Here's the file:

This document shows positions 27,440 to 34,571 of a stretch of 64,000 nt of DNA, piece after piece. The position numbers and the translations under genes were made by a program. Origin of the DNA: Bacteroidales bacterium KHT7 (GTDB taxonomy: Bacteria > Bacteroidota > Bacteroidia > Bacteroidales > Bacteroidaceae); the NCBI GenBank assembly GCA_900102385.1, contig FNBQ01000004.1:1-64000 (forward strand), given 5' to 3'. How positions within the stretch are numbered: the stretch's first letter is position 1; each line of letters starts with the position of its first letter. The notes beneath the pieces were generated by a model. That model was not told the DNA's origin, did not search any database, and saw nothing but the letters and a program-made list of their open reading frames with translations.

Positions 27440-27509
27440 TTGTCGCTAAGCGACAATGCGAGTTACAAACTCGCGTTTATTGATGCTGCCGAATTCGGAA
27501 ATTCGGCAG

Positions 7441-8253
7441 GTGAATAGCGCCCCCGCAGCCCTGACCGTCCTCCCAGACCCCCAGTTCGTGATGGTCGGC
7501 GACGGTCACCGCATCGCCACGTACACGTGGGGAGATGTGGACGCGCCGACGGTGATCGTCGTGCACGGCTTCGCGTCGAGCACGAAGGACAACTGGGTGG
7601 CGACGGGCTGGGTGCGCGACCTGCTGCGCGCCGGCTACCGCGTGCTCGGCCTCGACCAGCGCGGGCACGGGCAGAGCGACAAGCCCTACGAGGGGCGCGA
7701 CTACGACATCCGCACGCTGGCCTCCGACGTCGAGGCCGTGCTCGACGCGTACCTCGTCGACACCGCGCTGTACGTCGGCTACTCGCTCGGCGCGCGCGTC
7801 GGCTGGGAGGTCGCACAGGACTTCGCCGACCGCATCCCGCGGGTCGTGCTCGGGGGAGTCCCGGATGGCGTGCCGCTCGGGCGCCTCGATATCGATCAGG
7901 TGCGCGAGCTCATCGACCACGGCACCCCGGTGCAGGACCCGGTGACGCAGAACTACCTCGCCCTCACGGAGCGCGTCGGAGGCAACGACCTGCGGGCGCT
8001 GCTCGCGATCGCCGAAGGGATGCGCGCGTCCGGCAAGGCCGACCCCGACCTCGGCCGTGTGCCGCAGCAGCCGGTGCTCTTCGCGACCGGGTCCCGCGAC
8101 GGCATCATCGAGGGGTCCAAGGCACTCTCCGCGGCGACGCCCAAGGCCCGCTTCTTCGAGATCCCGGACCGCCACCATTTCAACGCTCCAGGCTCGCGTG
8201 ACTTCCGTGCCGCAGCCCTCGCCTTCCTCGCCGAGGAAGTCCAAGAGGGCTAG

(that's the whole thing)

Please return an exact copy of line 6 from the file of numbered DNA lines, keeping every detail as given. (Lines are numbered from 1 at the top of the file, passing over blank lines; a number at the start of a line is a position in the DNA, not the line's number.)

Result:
7441 GTGAATAGCGCCCCCGCAGCCCTGACCGTCCTCCCAGACCCCCAGTTCGTGATGGTCGGC